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From 1911-1925 Belgian-French explorer, spiritualist, and Buddhist Alexandra David-Néel observed these practices.<ref name="Campbell">{{Cite book|url=https://openlibrary.org/works/OL2284657W/Body_mind_spirit|title=Body, mind & spirit: a dictionary of New Age ideas, people, places, and terms|last=Campbell|first=Eileen|date=1994|publisher=C.E. Tuttle Co.|isbn=080483010X|edition=Rev. and expanded|location=Boston}}</ref> She reported tulpas are "magic formations generated by a powerful concentration of thought."<ref name="David-Néel">{{Cite book|url=https://openlibrary.org/books/OL8796282M/Magic_and_Mystery_in_Tibet|title=Magic and Mystery in Tibet|last=David-Néel|first=Alexandra|date=February 2000|publisher=Book Tree|isbn=9781585090976}}</ref> David-Néel wrote that "an accomplished Bodhisattva is capable of effecting ten kinds of magic creations. The power of producing magic formations, tulkus or less lasting and materialized tulpas, does not, however, belong exclusively to such mystic exalted beings. Any human, divine or demoniac being may be possessed of it. The only difference comes from the degree of power, and this depends on the strength of the concentration and the quality of the mind itself."<ref name="David-Néel"/>
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From 1911-1925 Belgian-French explorer, spiritualist, and Buddhist Alexandra David-Néel observed these practices.<ref name="Campbell">{{Cite book|url=https://openlibrary.org/works/OL2284657W/Body_mind_spirit|title=Body, mind & spirit: a dictionary of New Age ideas, people, places, and terms|last=Campbell|first=Eileen|date=1994|publisher=C.E. Tuttle Co.|isbn=080483010X|edition=Rev. and expanded ed.|location=Boston}}</ref> She reported tulpas are "magic formations generated by a powerful concentration of thought."<ref name="David-Néel">{{Cite book|url=https://openlibrary.org/books/OL8796282M/Magic_and_Mystery_in_Tibet|title=Magic and Mystery in Tibet|last=David-Néel|first=Alexandra|date=February 2000|publisher=Book Tree|isbn=9781585090976}}</ref> David-Néel wrote that "an accomplished Bodhisattva is capable of effecting ten kinds of magic creations. The power of producing magic formations, tulkus or less lasting and materialized tulpas, does not, however, belong exclusively to such mystic exalted beings. Any human, divine or demoniac being may be possessed of it. The only difference comes from the degree of power, and this depends on the strength of the concentration and the quality of the mind itself."<ref name="David-Néel"/>
   
   
The Western occult understanding of the concept of "thoughtform" is believed by some to have originated as an interpretation of the Tibetan concept of "tulpa".<ref name ="Ashcroft-Nowicki" /> The concept is related to the Western philosophy and practice of magic (or magick). Occultist William Walker Atkinson in his book ''The Human Aura'' described thought-forms as simple ethereal objects emanating from the auras surrounding people, generating from their thoughts and feelings.<ref name="Panchadasi">{{Cite book|url=https://openlibrary.org/works/OL13125069W/The_Human_Aura_Astral_Colors_and_Thought_Forms|title=The Human Aura: Astral Colors and Thought Forms|last=Panchadasi|first=Swami|date=1916|publisher=Advanced Thought Publishing Co.|year=1916|isbn=|location=London, England|pages=}}</ref> He further elaborated in Clairvoyance and Occult Powers how experienced practitioners of the occult can produce thoughtforms from their auras that serve as astral projections which may or may not look like the person who is projecting them, or as illusions that can only be seen by those with "awakened astral senses".<ref name="Panchadasi" /> The theosophist Annie Besant, in her book ''Thought-forms'', divides them into three classes: forms in the shape of the person who creates them, forms that resemble objects or people and may become "ensouled" by "nature spirits" or by the dead, and forms that represent "inherent qualities" from the astral or mental planes, such as emotions.<ref name="Besant">{{Cite book|title=Thought-Forms|last=Besant|first=Annie|publisher=THE THEOSOPHICAL PUBLISHING HOUSE LTD|year=1901|isbn=|location=LONDON|pages=}}</ref>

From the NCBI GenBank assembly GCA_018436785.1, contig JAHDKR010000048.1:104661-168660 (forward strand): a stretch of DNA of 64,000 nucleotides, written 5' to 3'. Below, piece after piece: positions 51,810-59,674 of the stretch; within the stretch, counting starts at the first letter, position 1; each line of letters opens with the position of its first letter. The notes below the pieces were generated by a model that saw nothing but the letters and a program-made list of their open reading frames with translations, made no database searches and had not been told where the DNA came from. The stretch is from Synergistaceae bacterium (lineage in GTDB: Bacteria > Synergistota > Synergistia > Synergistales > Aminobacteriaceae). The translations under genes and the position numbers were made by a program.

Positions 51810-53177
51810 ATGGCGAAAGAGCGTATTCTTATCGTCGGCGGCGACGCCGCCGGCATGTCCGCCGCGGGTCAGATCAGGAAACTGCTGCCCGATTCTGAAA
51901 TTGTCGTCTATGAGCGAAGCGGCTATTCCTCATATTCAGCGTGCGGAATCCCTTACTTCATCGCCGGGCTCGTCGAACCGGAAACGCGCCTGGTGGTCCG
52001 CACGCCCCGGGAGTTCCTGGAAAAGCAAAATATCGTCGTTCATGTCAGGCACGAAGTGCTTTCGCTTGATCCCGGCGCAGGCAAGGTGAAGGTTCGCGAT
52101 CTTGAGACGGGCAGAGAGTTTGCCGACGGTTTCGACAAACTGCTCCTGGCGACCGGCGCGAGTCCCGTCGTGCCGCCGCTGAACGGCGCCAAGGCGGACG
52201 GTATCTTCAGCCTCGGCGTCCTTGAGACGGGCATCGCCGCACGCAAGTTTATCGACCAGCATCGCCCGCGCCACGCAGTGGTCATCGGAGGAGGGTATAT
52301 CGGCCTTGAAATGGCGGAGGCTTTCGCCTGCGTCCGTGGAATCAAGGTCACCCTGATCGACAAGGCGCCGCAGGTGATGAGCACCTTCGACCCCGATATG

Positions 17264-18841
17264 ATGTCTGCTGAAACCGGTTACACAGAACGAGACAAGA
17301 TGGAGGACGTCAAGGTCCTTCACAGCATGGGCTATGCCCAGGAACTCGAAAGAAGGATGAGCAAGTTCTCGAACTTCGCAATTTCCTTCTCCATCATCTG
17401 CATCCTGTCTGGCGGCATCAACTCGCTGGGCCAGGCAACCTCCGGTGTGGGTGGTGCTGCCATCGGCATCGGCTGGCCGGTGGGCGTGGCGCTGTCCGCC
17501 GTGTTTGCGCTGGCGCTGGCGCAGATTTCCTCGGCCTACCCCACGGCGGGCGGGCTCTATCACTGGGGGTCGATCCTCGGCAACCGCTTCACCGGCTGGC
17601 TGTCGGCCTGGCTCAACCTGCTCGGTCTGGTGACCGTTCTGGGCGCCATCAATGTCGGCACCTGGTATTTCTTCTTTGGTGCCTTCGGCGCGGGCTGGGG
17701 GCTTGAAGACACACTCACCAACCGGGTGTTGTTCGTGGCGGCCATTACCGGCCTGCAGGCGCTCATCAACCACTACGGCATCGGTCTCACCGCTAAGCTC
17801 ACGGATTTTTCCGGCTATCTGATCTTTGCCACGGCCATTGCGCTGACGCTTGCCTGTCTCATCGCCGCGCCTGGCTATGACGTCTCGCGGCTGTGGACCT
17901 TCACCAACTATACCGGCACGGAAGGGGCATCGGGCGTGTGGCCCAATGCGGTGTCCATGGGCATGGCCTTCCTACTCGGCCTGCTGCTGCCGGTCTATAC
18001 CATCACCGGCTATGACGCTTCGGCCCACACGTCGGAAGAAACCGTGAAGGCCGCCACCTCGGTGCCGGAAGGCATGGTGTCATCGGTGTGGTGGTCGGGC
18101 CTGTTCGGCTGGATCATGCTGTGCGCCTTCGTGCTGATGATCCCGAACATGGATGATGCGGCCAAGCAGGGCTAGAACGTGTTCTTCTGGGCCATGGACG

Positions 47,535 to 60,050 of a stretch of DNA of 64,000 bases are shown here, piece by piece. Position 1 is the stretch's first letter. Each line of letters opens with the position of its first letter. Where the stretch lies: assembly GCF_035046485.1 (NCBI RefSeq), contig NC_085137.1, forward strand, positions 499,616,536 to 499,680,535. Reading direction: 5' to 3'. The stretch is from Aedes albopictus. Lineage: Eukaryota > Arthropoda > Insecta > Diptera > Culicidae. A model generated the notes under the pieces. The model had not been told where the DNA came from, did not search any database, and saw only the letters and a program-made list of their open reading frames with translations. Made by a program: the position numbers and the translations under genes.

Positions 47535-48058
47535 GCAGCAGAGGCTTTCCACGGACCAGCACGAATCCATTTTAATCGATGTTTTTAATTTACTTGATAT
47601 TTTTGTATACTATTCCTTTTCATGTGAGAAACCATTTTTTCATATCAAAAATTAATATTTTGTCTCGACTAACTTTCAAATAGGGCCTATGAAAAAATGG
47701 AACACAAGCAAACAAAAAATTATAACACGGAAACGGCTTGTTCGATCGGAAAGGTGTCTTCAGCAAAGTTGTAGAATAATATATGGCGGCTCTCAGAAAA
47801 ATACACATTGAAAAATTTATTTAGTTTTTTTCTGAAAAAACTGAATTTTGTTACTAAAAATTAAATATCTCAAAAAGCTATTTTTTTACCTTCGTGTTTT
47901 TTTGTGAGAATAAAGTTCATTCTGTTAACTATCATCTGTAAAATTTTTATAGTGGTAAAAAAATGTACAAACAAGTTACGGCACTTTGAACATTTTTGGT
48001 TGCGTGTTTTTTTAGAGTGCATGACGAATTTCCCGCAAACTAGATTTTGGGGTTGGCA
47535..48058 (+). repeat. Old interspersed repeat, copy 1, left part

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The Western occult understanding of the concept of "thoughtform" is believed by some to have originated as an interpretation of the Tibetan concept of "tulpa".<ref name ="Ashcroft-Nowicki" /> The concept is related to the Western philosophy and practice of magic (or magick). Occultist William Walker Atkinson in his book ''The Human Aura'' described thought-forms as simple ethereal objects emanating from the auras surrounding people, generating from their thoughts and feelings.<ref>{{Cite book|url=https://openlibrary.org/works/OL13125069W/The_Human_Aura_Astral_Colors_and_Thought_Forms|title=The Human Aura: Astral Colors and Thought Forms|last=Panchadasi|first=Swami|date=1916|publisher=Advanced Thought Publishing Co.|year=1916|isbn=|location=London, England|pages=}}</ref> He further elaborated in Clairvoyance and Occult Powers how experienced practitioners of the occult can produce thoughtforms from their auras that serve as astral projections which may or may not look like the person who is projecting them, or as illusions that can only be seen by those with "awakened astral senses".<ref name="Panchadasi" /> The theosophist Annie Besant, in her book ''Thought-forms'', divides them into three classes: forms in the shape of the person who creates them, forms that resemble objects or people and may become "ensouled" by "nature spirits" or by the dead, and forms that represent "inherent qualities" from the astral or mental planes, such as emotions.<ref>{{Cite book|title=Thought-Forms|last=Besant|first=Annie|publisher=THE THEOSOPHICAL PUBLISHING HOUSE LTD|year=1901|isbn=|location=LONDON|pages=}}</ref>
   
   

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